French Onion Soup

It’s that time of year when almost everyone you know has either just got over a cold or is in the throws of one……runny nose, coughing, sniffing the works. Cook this soup and you will be fighting off the bugs and getting back on your feet in no time! In my view, there is always a food solution to most problems in life.

Cooking not only takes your mind off things but inhaling all those onion and garlic aromas will unblock the most stuffy noses. Onions and garlic are also known for their antibacterial and antiviral properties, plus this soup smells and tastes so flipping good, it can’t fail to get you feeling better.

I ate a lot of Onion Soup in my younger days while skiing in the French Alps. The smell of the real genuine article French Onion Soup would waft over the piste at lunchtime, drawing skiers in like rodents seeking out the Pied Piper. I’m sure they laced it with more than the normal amount of alcohol as the afternoon’s skiing always did seem to be rather more jolly despite more time spent sliding down the slope on your bum than on skis!

I recommend you make more than you think you can eat as you are likely to want seconds, plus you can always keep in the fridge for a couple of days for easy lunches. Eat this soup on it’s own or add a big chunk of bread topped with melted cheese cooked under the grill and you have an entire main meal all sorted!

I used around 1.5 kg of onions in my recipe which might seem a lot, but they reduce down when you cook them. All you need is plenty of patience as the onions can take up to an hour to caramelize but it’s worth it to get all those amazing flavours which will permeate through your soup. If you have time, make your own beef stock from bones but I’m figuring you are probably still full of a cold, so good quality beef stock cubes or supermarket bought fresh stock is fine.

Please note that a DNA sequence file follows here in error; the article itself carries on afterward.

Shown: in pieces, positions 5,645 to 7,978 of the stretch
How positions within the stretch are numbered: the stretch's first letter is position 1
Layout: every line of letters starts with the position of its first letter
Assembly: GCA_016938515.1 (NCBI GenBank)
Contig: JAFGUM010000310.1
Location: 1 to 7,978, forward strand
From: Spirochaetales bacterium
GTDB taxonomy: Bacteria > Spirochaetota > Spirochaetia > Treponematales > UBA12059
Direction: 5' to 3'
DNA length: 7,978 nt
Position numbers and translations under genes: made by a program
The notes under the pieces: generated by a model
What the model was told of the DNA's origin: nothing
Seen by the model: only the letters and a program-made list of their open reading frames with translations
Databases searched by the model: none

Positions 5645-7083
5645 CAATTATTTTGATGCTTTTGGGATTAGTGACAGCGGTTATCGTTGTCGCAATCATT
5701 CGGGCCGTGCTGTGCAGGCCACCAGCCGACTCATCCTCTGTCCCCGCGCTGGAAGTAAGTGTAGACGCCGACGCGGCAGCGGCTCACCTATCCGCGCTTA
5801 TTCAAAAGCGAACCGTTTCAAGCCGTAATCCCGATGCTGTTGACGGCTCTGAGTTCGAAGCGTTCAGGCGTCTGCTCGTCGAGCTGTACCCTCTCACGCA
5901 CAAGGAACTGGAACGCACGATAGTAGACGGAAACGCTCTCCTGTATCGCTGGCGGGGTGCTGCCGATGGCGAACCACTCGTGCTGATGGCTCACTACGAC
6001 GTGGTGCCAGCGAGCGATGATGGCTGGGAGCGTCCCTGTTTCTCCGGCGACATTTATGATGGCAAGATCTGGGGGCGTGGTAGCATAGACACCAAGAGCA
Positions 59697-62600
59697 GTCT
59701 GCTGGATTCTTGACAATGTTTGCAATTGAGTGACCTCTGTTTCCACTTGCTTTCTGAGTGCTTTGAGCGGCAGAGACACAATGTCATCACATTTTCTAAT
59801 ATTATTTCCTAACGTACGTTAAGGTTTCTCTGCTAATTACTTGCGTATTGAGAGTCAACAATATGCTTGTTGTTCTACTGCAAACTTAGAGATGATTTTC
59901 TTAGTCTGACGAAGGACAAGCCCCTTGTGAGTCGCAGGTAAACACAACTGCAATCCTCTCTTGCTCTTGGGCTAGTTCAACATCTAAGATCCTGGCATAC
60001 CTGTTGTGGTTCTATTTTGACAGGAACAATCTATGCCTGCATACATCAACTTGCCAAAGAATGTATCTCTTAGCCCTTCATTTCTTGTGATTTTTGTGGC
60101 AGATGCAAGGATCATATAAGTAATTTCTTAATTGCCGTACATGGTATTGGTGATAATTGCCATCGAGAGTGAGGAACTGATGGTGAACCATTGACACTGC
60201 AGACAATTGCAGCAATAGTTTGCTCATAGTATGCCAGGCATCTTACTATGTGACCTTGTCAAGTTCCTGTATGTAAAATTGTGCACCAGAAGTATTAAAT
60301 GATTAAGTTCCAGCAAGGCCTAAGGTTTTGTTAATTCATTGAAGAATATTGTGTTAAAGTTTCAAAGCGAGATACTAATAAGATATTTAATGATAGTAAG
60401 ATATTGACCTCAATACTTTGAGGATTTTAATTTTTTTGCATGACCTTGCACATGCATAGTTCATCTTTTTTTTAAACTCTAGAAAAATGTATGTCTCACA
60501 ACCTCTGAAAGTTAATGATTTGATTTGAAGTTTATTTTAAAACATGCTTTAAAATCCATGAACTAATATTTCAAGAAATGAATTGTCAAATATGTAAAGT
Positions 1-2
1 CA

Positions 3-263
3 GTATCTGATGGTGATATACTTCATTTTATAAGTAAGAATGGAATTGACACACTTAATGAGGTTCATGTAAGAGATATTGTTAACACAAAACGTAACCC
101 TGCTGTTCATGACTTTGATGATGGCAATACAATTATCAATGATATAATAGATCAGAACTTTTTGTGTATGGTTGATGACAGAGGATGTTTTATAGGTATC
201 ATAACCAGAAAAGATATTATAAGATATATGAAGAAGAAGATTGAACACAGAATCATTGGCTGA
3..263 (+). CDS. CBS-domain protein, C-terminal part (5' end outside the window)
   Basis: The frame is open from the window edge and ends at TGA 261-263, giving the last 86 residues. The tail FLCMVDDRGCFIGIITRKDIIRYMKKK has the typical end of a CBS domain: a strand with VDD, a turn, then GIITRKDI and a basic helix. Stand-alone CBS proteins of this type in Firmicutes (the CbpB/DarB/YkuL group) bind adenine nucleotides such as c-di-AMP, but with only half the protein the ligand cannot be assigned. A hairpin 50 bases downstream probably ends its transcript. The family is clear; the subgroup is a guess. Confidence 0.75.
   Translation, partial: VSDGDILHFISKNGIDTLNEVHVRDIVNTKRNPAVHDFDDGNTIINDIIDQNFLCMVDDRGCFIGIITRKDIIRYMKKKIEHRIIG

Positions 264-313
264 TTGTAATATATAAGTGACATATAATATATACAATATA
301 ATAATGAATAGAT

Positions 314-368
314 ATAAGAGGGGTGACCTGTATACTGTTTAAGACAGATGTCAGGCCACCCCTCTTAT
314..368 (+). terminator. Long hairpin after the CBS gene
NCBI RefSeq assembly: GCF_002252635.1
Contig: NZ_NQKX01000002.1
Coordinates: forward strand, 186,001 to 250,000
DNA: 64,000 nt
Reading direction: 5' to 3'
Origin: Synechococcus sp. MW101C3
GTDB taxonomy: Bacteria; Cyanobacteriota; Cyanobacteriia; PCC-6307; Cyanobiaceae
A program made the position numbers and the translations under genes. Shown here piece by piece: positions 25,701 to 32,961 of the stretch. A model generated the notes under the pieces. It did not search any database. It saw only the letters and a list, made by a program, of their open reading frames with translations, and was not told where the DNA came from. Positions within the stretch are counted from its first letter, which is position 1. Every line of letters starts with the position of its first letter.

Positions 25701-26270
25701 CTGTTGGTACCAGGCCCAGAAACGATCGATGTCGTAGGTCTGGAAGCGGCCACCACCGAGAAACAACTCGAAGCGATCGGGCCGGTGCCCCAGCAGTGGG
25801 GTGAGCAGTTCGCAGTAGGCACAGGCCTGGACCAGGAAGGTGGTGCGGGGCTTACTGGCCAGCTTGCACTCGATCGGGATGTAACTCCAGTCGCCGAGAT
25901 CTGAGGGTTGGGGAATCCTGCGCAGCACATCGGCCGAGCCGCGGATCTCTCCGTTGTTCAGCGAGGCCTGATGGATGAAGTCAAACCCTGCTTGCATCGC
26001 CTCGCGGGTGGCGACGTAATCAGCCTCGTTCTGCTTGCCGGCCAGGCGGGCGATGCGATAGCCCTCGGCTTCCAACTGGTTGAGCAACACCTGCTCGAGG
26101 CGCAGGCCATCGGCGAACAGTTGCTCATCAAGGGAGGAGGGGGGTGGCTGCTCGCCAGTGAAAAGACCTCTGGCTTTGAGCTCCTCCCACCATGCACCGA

I also like to add “leftover white wine” to my soup which the French add to their traditional recipe, although I have seen some recipes with brandy, so add if you dare! If you are a Weight Watcher then just leave out the alcohol.

I just want to rewind on that one….. I know many of my friends will already be raising their eyebrows over the concept of “leftover wine” at this stage. The truth is that I often struggle to finish a whole bottle of white wine by myself, even after 2-3 days, as hubby is a red wine man.  I save any leftovers by freezing in ice cube trays to use in cooking at a later date. If you are the kind of person who normally does finish the entire bottle by yourself (or with help!)…..and I am not judging you…. then you are just going to have to open another for the occasion! You could always pour a glass to sip while you are cooking the onions to pass the time, as I did say they could take a while. French cooking can’t be rushed so savour the moment.


You can cook the soup on the hob in a big stock pot with a lid or I prefer to cook in my Instant Pot. I just bung everything in, switch on, then leave the pot to work it’s magic. Enjoy!




1.5 kg of brown onions, sliced

1-2 oz of butter or a couple of tablespoons of olive oil

7 fresh garlic cloves, peeled and crushed

1 teaspoon each of garlic granules and onion granules

a tablespoons of fresh thyme leaves or a teaspoon of dried thyme or mixed herbs

1.5 litres of fresh beef stock or 3 beef stock cubes plus  1.5 litres of hot water from the kettle

Half a litre of white wine

black pepper to taste


Gently cook the sliced onions in butter or olive oil over a low heat, while stirring. This can be done in a frying pan or straight in the Instant Pot on Saute Mode. Don’t let the onions burn but keep stirring and cooking for up to an hour until they reduce down considerably and turn a lovely caramelized brown colour.

Transfer the onions to the Instant Pot if not already cooking in there or to a big stock pot, if cooking on the hob.

Add the wine and deglaze the base of the Instant Pot if you previously fried the onions in it. Make sure there are no caramelized bits of onion stuck to the base of the pot.

Add the fresh beef stock or stock cubes plus the water, herbs, dried onion powder, garlic (fresh and dried) and stir to combine.

Cook for 3 min on Manual in the Instant Pot followed by 20 Min Natural Pressure Release then Manual Pressure Release. For hob cooking, put a lid on the stock pot and simmer gently for 25 to 30 min stirring occasionally.

Serve sprinkled with fresh thyme in warmed bowls. You can top with bread and grilled cheese, croutons or just enjoy on it’s own. Bon Appetit!




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